Between 9% and 15% of Americans are avoiding seeing their dentist due to fear and anxiety. That’s almost 40 million people who are risking their oral health due to dental anxiety.
Many people put off their dental visits until they have a bad toothache or an emergency like a dental abscess. This behavior can be a vicious circle, with dental patients becoming even more afraid since emergency treatment is often more traumatic.
If you’re terrified of the dentist, we can help. This guide will break down everything you need to know about your fear and how you can manage it when you’re in the dentist’s chair.
Ready? Let’s get started.
Why Are People Afraid of the Dentist?
Everyone has certain phobias and fears. Some of us can’t stand snakes, while others are scared of heights. In most cases, fears can be avoided. If you don’t like heights, it’s easy to avoid standing at the top of tall buildings.
There are a few occasions where fears and phobias can be actively doing you harm. Dentistry is one of these areas. While many people get anxious or scared at the thought of a dentist appointment, the alternative can be serious problems with your teeth and gums.
Our mouths are a vulnerable part of our bodies. We have deep biological survival mechanisms which teach us to avoid pain at all costs. Reclining back in a dental chair can often cause feelings of helplessness. Some people have had a bad experience at the dentist in the past, which intensifies these feelings.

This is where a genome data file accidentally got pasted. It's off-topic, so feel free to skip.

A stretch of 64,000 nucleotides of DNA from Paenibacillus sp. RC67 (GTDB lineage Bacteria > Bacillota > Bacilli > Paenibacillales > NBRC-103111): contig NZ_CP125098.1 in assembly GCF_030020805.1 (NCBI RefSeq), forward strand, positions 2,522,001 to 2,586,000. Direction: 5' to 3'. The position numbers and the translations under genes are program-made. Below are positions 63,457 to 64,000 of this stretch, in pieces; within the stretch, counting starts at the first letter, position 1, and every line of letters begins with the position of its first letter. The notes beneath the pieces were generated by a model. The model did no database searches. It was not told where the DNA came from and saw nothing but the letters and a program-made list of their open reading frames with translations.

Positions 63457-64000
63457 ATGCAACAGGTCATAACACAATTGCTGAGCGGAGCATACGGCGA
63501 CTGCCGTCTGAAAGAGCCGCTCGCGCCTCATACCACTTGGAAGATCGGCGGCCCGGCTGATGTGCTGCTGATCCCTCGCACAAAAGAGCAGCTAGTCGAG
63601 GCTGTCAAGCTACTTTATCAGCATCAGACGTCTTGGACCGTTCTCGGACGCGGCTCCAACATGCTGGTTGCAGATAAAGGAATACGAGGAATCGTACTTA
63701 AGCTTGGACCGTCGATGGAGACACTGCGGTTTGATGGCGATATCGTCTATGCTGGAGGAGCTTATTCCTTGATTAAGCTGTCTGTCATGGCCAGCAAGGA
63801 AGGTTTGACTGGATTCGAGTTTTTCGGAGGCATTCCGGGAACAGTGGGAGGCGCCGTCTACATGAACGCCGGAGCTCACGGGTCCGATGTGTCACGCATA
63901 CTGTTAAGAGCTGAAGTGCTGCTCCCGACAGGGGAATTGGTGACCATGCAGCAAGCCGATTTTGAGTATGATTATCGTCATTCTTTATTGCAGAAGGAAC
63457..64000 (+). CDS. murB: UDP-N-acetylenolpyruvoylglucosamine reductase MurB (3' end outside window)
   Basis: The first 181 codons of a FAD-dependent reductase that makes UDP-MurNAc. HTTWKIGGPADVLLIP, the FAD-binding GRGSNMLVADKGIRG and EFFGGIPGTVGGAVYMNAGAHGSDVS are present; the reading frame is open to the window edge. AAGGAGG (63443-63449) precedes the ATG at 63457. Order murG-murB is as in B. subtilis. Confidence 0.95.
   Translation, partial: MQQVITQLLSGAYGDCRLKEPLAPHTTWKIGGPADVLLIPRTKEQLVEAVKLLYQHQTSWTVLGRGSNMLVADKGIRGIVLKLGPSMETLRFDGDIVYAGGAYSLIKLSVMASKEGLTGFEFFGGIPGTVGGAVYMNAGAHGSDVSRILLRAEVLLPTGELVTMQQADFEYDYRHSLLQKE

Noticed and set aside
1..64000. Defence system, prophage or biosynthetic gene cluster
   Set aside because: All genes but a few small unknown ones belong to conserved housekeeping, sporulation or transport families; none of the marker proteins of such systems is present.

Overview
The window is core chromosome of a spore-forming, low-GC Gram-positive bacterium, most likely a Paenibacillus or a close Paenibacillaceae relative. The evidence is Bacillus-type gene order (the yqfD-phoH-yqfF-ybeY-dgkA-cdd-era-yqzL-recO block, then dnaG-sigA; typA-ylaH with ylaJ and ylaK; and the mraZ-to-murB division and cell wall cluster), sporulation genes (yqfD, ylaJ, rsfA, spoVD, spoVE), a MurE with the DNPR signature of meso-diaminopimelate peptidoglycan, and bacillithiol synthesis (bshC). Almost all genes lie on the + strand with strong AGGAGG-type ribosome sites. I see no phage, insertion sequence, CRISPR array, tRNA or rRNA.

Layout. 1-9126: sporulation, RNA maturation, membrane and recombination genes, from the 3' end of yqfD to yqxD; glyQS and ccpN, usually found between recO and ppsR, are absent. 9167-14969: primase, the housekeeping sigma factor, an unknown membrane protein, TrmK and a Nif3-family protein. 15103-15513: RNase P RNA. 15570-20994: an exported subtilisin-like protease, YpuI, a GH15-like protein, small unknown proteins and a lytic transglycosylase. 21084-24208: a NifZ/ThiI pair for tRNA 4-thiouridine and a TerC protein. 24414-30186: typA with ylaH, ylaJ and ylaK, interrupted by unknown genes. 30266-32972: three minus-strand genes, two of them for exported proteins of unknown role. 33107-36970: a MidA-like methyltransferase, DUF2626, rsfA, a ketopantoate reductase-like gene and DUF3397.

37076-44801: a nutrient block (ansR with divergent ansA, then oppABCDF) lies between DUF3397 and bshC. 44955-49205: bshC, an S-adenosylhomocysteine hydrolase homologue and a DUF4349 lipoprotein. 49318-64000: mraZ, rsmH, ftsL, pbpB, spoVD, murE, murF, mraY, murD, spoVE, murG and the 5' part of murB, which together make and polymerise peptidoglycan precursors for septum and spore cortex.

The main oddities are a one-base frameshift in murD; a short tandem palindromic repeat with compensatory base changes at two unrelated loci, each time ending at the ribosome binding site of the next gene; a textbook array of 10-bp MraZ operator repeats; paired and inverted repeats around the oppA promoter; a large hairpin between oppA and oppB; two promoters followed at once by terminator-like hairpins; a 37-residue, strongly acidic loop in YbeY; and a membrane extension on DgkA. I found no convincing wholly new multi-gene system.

Studies have shown that people who are terrified of going to the dentist actually have marked differences in their brain responses compared to people who are unconcerned about the visit.
For many people, dental anxiety is formed during childhood. Over the last few decades, dentistry has evolved substantially and rapidly. Today, there are many different technologies and techniques that make most appointments completely painless.
There are also a number of things you can do to manage your dental anxiety. Keep reading to learn what they are.
Managing Dental Anxiety
Everyone needs to visit the dentist at some point in their lives. Dental anxiety can prevent you from accessing basic dental care like checkups and teeth cleaning, which can lead to more serious problems down the line.
Here are some top ways to manage your dental anxiety:
1. Cognitive Behavioral Therapy
Therapy doesn’t mean seeing a therapist or telling a counselor your life story. Although, this is a definite option if you feel like you’ll need professional help managing your anxiety.
Cognitive Behavioral Therapy can be done on your own. It’s based on the idea that certain situations plus our automatic thoughts equal our reactions. This is often a cyclical equation, as reactions reaffirm those thoughts, and those thoughts make some situations (like visiting the dentist) even more challenging.
Here’s how you can use cognitive behavioral therapy:
Identify Your Thought
This might be “I think the dentist will cause me pain.”
Question Your Thought